Sensitivity Towards Geriatric Patients

As a healthcare worker, you’ll have a huge role in delivering high quality, safe patient care under an umbrella of trust, respect and empathy. To care for someone, you will have to know what their care needs and wants are. Sometimes those needs may not be so obvious and so you will need to understand the person and see their life from their perspective.

 

What are empathy and geriatric sensitivity?

Empathy is to understand how another person may be feeling, and what they may be thinking. It is to place yourself in their lives. Underpinning empathy comes from understanding, communication and care.

Demonstrate respect for others’ opinions or values. They will often be the opposite of your own, but there is no place for judgement in care.

To truly empathise with a person, we must not only try to understand them or their situation, but we should also respect their feelings, thoughts and situation. Be patient with them, this can be challenging with older people who might be slow to walk or take time to articulate their needs. It can test the healthcare workers’ patience in their busy workday, but it is a fundamental requirement to have patience and you’ll have more patience if you are empathetic. Having understanding and empathy for an elderly patient is a key skill when it comes to caring for an elderly person.

Developing empathy towards older patients is key for quality nursing care and healthcare in general. As the global ageing population increases, there is a true need for carers to better understand the needs of their ageing patients.

 

Why is geriatric sensitivity so important?

Perhaps the best way to understand the importance of empathy towards older patients is to look at an example.

EXAMPLE  – Why won’t patient X try to mobilise? It is irritating. Patient X fell two years ago and developed a fear of the same thing happening, so she stays in bed when possible to avoid the risk of falling again.

Here the healthcare worker appears annoyed at the lack of motivation the patient shows. If they understood the patient’s fear of falling, then a program of counselling and/or behaviour therapy could be an option to reduce the patient’s fear, therefore allowing her to mobilise safely and without anxiety.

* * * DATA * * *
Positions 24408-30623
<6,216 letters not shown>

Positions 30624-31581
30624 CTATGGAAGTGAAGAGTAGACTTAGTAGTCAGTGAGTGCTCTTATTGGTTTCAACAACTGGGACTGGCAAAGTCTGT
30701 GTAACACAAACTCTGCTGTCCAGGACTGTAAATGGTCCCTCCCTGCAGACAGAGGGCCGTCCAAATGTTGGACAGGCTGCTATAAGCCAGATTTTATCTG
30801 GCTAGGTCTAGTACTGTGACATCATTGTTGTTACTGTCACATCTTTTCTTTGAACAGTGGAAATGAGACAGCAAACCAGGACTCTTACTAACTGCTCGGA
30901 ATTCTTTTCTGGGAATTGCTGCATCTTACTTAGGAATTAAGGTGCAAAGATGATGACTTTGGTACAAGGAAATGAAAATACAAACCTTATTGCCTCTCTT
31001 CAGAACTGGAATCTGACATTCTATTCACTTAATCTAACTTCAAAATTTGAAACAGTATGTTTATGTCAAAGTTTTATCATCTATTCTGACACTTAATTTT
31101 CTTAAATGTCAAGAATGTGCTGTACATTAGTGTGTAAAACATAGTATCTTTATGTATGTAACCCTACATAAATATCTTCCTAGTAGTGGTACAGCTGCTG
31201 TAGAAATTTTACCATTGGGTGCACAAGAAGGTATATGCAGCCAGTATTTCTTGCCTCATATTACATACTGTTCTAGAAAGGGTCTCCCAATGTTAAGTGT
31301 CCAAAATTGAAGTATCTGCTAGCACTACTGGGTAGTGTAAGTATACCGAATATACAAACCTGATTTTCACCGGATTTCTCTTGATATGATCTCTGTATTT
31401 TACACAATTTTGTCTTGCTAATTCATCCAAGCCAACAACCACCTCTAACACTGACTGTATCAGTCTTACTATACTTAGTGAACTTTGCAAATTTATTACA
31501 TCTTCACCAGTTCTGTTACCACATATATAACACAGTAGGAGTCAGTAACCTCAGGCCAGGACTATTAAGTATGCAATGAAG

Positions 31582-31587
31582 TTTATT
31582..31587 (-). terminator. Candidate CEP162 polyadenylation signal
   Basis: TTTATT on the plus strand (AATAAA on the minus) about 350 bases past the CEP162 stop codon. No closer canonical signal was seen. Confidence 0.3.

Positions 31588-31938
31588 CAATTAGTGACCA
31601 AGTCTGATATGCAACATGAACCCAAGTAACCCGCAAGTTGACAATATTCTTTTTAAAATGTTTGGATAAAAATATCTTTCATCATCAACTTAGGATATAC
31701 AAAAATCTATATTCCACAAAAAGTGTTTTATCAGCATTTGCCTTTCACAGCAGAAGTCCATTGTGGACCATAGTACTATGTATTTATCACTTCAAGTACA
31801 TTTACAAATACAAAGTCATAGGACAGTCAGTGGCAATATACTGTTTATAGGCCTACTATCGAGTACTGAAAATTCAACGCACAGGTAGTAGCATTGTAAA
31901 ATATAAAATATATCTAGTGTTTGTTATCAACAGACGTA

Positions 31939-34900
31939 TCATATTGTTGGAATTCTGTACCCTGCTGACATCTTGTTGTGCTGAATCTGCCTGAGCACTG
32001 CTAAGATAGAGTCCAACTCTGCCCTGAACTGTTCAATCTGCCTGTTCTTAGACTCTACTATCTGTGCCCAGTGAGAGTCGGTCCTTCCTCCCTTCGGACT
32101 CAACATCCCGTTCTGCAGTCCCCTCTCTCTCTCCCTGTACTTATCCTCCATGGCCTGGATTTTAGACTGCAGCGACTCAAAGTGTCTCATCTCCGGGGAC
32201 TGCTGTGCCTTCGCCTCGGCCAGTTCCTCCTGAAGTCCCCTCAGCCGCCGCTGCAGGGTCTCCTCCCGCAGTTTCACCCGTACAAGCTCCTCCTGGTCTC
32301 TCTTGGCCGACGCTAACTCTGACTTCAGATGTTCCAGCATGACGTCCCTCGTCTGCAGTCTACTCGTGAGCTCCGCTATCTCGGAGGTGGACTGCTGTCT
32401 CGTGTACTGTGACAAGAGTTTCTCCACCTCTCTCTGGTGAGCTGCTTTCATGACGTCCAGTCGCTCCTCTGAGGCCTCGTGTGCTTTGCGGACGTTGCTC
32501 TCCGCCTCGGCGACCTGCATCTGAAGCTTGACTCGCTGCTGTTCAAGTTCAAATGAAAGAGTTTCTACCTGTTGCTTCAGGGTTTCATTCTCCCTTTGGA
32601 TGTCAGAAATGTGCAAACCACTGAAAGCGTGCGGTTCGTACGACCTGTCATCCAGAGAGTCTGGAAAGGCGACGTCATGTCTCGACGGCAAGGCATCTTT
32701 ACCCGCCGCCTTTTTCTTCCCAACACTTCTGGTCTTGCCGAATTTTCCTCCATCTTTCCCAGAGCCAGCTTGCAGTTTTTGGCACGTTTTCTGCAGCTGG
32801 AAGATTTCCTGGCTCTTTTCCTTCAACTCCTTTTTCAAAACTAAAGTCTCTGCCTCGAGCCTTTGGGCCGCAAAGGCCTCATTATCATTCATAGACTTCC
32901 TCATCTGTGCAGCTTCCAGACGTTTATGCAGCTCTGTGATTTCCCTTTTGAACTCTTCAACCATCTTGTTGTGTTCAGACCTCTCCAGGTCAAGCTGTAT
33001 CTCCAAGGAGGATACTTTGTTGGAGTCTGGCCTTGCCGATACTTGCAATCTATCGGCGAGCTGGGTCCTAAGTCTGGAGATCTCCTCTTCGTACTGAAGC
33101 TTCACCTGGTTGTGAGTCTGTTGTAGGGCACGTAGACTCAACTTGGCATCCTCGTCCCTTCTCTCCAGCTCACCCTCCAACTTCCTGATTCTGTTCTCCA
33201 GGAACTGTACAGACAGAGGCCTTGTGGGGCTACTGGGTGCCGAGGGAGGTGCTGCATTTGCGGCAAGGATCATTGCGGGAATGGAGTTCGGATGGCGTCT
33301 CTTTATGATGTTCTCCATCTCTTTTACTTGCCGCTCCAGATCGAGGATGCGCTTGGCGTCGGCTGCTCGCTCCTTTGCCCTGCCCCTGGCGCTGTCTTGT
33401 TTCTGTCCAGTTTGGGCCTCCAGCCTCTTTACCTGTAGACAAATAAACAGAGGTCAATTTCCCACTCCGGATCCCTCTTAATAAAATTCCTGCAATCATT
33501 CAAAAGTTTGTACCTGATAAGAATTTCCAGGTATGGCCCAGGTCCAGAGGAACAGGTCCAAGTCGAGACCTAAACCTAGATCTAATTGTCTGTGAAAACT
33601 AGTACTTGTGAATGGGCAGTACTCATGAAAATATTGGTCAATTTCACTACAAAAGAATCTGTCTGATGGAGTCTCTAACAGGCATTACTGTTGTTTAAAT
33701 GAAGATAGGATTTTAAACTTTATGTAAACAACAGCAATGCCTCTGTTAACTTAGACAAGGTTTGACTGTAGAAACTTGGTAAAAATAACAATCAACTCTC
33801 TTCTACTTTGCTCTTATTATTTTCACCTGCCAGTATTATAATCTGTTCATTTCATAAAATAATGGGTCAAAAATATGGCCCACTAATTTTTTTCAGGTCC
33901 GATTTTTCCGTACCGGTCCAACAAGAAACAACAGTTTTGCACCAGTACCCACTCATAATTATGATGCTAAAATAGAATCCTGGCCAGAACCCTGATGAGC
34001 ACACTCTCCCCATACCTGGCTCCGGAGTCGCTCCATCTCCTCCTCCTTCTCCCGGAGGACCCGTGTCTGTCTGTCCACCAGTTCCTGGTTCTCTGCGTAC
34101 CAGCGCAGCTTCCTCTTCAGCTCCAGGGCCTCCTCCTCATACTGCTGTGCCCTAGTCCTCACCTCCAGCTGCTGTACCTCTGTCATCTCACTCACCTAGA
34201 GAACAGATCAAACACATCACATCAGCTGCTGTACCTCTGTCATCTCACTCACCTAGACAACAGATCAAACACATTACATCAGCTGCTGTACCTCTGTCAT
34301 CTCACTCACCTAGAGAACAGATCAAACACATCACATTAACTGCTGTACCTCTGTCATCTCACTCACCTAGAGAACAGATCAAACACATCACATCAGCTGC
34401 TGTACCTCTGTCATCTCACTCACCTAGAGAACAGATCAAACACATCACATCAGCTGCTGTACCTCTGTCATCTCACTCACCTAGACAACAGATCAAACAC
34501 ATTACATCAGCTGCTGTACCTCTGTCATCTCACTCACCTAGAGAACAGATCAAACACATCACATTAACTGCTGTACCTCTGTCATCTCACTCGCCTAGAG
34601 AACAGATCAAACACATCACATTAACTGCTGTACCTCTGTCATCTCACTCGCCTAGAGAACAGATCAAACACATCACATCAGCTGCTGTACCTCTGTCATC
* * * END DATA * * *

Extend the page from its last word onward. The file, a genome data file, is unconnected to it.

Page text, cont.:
Similarly, healthcare workers may get impatient with a patient who won’t take their medications. But have they assessed the real reason- is there a fear of choking on tablets? Is the patient depressed and considering giving up? Are they distrusting the healthcare system and medicines? Have they a history of drug addiction and are therefore afraid to start medications that may end up addictive? There might be cultural, religious, spiritual, emotional or social reasons besides behavioural reasons for drug refusal, but unless you dig deep respectfully, then you may not understand why they are refusing their medication plan. Not everything is documented in the patient’s notes! What you need to develop is an understanding of potential reasons why a patient is acting a certain way and that’s not always easy.

What will support you in this understanding and lead to an empathetic approach is knowledge of the ageing process from a holistic view. Knowledge of the brain, body and mental health.

In a digital age where everything is fast-paced and involves technology, there needs to be a mix of the old with the new. Textbooks along with visual demos and subject matter experts can all be used as teaching tools to teach students sensitivity towards older patients.

First off however there needs to be a deeper understanding of what older patients need and want.

Teaching tools

Engage in interaction and empathetic learning methods with students.

Research shows that interactive, hands-on learning aids are very effective, especially wearables and simulators. In fact, studies have found that 83% of participants in the simulation were able to empathise with life in old age extremely well and 95% had a better understanding of the physical conditions of ageing.

Wearable learning aids such as the RealCare Geriatric Simulator and EASi Empathic Age Simulator allow users to experience geriatric problems such as, limited range of motion, reduced mobility, stooped posture, and joint stiffness, as well as visual impairments like cataracts and glaucoma.

Through simulation, students get to experience first-hand what it feels like to be older. The keyword here is “feels”, to really empathise with someone we first need to put ourselves in their shoes. To feel how they feel. Once we understand this, it becomes easier to empathise.

Ask the patients what they feel they need and want. Understand the journey of ageing and old age from a physically, socially, emotionally, financially and psychologically viewpoint.

Conclusion

It is important for health care providers and students to develop soft skills such as empathy and understanding of their patients’ needs, in order to deliver quality care. There is no better way to teach or learn empathy than to teach with interaction and simulation of a real experience.

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